Tune in at 7pm on Sunday, March 18th to hear more about Donovon’s research and journey through graduate school. Not a local listener? Stream the show live.

This includes you!

A graph illustrating why it is important to incorporate inclusive considerations early in the design process where they will do the most good. If it is kept for a later stage as it generally has been, the products will end up more expensive and less effectively inclusive.

Jessica Armstrong is a PhD candidate in her last year in the Design Core of the Department of Mechanical, Industrial and Manufacturing Engineering working to give product designers more information about customer needs so that they can create a more inclusive product design. Generally, products are conceived out of a need, and their design is based on the eventual user(s). The term inclusive design, similar to universal design, aims to design products for people with a varying range of abilities from the start. Making it possible to incorporate inclusive considerations early in the design process, when they will most benefit the design, and at the lowest cost, is a major part of the work. Jessica’s research goal is to build a framework that designers can follow to allow them to easily design as inclusive products as possible.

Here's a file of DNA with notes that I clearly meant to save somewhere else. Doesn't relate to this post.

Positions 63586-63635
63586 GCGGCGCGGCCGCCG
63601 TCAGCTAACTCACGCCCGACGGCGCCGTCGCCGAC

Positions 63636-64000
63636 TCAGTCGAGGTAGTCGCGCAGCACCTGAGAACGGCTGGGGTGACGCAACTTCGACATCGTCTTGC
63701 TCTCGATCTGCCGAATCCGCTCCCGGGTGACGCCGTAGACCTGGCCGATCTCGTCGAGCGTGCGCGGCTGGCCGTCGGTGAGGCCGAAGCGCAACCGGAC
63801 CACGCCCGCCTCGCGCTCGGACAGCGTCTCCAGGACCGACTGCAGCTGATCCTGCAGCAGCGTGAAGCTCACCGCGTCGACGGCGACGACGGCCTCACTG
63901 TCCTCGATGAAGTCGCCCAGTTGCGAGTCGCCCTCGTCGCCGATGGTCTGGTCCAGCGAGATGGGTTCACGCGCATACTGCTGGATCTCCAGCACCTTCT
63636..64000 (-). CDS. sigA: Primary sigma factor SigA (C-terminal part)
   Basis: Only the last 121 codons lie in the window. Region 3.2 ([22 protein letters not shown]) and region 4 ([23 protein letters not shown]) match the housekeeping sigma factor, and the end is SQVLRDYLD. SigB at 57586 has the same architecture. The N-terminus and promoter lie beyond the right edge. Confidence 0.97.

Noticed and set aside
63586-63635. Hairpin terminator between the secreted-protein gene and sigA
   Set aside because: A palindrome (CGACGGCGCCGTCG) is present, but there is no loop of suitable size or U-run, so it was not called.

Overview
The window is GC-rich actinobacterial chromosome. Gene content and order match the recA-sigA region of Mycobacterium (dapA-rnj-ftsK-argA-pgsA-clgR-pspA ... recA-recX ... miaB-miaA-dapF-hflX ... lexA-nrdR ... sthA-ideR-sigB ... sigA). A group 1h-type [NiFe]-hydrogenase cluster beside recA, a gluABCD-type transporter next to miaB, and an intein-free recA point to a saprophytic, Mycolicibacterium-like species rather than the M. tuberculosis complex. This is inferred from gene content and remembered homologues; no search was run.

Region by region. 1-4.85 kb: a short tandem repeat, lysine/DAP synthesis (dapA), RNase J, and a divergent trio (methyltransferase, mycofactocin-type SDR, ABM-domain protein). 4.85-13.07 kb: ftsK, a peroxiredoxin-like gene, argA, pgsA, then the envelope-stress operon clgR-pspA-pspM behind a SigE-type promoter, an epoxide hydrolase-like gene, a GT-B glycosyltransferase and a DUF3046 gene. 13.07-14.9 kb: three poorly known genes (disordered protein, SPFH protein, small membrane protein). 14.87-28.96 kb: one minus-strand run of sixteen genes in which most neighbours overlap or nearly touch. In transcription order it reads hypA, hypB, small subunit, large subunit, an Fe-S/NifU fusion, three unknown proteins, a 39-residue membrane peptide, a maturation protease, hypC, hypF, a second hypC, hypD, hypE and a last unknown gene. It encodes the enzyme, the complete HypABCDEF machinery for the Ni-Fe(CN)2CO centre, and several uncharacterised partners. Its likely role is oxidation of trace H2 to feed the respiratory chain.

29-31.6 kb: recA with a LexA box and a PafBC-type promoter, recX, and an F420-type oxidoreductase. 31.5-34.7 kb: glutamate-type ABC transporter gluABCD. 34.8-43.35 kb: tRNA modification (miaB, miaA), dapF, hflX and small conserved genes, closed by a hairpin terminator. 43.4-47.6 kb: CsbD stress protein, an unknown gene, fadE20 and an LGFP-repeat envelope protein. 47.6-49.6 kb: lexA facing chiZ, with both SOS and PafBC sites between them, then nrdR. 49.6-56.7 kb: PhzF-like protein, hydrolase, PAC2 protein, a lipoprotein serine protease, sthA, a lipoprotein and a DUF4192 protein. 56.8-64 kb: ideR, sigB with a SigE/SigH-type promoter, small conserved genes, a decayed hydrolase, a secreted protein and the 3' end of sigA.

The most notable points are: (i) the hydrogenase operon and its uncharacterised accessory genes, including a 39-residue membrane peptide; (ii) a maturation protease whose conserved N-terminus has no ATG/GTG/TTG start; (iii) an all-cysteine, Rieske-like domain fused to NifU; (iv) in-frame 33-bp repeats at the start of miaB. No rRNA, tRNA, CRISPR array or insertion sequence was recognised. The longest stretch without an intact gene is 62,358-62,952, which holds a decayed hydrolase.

A picture of Jessica in the motion restriction suit.

To do this, Jessica, advised by Dr. Rob Stone, uses a motion restriction suit (tested during her M.S. degree at OSU) to test users’ experiences using kitchen gadgets. The suit restricts motion of the upper body by stiffening movements of the fingers, wrists, elbows, abdomen, and shoulder. They are investigating what they have termed “surrogate experiences”, or allowing a research subject (surrogate) to simulate the actual target users and their needs. Jessica is able to record a user’s experience with the kitchen gadget and identify any difficulties in products user interactions, the products actions and design, and the suit’s restriction.

 

 

 

Jessica Armstrong, at her first Design Engineering Technical Conference.